Due to the commoditization of Everest‟s summit and road construction around Annapurna, adventure tourists drawn to Nepal for wilderness and „authentic‟ village experiences are increasingly seeking more remote destinations like the Manaslu Circuit, which only opened to trekkers in 1991. The trekkers and mountaineers who travel such routes play a crucial role in ushering in the development of remote regions and reshaping the face of previously isolated villages. As agencies, nonprofits and community organizations design and market these alternative treks with the noble goal of alleviating poverty in rural Nepal, there is often a disconnect between those promoting the destination and the needs of the communities that live along the path. The village of Samagaun sits at the base of Mt. Manaslu, the world‟s eighth highest peak, and is positioned along the rapidly-developing Manaslu Circuit. Even as the community struggles to accommodate the growing number of trekkers and mountain climbers visiting their region, the village remains largely consumed with a subsistence lifestyle, and their participation in the expanding mountaineering and trekking industries has remained limited. This paper documents Samagaun‟s perspective as a Himalayan village facing rapid change, its present participation in the outdoor tourism industry, and the needs of the community regarding physical and social infrastructure before they can become active agents in the orchestration of their own development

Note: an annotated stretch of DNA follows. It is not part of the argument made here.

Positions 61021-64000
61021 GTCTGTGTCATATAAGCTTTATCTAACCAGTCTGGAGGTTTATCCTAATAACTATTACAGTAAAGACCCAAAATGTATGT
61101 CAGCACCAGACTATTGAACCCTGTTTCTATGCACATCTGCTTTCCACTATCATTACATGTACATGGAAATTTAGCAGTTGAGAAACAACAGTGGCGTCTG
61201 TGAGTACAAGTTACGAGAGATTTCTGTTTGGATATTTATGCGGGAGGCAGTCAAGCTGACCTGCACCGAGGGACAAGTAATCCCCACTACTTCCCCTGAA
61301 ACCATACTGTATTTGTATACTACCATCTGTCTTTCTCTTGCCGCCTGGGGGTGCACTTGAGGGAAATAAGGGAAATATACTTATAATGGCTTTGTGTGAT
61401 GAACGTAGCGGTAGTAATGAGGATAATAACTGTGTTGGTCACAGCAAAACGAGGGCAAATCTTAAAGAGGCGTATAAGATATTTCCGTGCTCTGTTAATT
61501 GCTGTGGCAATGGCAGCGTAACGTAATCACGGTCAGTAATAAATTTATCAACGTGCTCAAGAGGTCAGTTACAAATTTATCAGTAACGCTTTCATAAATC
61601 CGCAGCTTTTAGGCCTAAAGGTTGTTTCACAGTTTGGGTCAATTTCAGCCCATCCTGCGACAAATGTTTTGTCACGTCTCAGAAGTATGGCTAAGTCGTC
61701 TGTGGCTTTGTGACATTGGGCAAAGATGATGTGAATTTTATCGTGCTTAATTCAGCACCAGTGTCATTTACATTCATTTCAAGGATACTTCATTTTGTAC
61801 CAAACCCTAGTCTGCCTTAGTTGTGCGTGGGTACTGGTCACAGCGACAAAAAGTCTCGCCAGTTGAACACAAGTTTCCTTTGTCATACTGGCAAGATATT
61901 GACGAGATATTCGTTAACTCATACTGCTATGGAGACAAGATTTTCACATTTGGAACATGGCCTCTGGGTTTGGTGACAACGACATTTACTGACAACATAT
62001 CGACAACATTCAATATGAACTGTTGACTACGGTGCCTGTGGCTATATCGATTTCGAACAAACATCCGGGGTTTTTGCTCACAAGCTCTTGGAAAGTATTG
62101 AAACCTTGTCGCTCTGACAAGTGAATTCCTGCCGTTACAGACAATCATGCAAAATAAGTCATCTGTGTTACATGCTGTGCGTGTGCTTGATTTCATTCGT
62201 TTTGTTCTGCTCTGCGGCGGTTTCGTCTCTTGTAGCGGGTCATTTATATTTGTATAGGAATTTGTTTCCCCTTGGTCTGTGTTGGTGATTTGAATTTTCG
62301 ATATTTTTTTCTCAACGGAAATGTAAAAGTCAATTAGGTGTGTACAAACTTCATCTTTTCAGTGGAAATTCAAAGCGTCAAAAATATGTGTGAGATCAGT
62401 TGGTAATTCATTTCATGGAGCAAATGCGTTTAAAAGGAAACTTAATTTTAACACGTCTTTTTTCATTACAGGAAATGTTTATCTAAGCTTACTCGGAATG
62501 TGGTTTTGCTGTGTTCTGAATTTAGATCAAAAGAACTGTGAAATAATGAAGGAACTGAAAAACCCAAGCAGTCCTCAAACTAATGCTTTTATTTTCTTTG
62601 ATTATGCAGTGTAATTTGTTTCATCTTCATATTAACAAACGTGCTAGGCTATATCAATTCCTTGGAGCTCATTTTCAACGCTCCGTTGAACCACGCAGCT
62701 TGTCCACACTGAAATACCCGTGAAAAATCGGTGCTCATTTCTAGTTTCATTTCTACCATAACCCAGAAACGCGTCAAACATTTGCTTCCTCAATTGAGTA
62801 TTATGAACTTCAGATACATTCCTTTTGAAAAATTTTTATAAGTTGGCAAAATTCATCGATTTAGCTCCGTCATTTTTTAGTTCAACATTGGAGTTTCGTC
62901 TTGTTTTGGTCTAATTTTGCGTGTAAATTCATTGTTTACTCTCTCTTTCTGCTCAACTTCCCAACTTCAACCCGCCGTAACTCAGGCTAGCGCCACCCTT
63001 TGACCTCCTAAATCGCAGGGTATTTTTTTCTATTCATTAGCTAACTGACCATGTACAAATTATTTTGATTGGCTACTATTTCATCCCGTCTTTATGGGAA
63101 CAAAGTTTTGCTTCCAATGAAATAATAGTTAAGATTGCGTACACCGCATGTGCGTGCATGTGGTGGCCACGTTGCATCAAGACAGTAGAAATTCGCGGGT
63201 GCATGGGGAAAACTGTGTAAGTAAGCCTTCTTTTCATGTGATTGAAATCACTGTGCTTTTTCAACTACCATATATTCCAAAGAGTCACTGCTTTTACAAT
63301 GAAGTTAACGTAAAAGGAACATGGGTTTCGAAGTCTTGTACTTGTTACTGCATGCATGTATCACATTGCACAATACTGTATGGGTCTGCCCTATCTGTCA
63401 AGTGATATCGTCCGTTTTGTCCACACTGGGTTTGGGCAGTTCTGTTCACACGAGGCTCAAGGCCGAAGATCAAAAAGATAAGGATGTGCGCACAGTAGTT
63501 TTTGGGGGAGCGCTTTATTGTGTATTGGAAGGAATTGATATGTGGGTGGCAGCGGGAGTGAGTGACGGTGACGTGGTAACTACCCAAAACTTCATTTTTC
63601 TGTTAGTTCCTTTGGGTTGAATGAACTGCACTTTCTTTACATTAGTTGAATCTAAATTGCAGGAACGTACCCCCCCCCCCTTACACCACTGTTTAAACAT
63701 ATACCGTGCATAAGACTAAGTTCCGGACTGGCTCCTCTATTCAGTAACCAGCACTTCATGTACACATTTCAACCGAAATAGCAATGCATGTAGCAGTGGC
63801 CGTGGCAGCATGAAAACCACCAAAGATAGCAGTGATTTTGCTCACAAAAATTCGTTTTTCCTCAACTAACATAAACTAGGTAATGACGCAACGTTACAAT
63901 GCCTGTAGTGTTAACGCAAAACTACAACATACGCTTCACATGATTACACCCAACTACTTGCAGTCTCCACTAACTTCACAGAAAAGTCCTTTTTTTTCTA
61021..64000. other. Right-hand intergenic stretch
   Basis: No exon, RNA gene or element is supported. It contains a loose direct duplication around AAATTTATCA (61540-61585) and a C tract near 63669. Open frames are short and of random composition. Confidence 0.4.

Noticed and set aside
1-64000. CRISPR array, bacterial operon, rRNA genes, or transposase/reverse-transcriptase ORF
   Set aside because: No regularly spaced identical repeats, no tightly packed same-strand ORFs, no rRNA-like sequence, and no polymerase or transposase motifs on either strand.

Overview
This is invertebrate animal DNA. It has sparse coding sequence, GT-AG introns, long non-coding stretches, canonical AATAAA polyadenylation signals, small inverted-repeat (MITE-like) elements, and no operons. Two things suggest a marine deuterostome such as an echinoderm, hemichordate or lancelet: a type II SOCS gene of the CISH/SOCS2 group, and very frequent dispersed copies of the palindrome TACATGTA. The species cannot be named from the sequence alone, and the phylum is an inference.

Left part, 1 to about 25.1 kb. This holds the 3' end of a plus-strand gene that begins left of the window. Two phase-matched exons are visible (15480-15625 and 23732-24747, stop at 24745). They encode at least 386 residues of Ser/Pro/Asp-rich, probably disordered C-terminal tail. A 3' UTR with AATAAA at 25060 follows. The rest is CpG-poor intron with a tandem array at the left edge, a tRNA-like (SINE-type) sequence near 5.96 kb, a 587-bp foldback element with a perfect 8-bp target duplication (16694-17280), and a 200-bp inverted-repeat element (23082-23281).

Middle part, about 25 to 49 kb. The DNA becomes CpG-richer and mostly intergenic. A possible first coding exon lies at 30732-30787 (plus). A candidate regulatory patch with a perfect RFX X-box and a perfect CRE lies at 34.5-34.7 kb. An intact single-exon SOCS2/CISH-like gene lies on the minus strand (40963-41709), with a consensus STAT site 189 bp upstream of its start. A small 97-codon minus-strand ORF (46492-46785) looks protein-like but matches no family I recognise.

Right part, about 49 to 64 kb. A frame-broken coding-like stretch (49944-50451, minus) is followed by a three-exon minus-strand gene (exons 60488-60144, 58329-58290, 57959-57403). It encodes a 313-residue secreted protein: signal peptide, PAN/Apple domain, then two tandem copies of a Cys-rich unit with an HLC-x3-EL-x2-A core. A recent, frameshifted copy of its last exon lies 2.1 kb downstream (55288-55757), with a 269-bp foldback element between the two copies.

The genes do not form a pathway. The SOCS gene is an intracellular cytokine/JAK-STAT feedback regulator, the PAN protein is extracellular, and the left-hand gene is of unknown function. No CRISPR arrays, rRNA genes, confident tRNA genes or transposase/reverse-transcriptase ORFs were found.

Civic and Community Engagement | International and Area Studies | Place and Environment | Tourism and Travel
Gladfelter, Sierra, "Claiming MANASLU: The Agency of a Rural Community in Nepal’s Developing Mountain Tourism Industry" (2011). Independent Study Project (ISP) Collection. Paper 1062.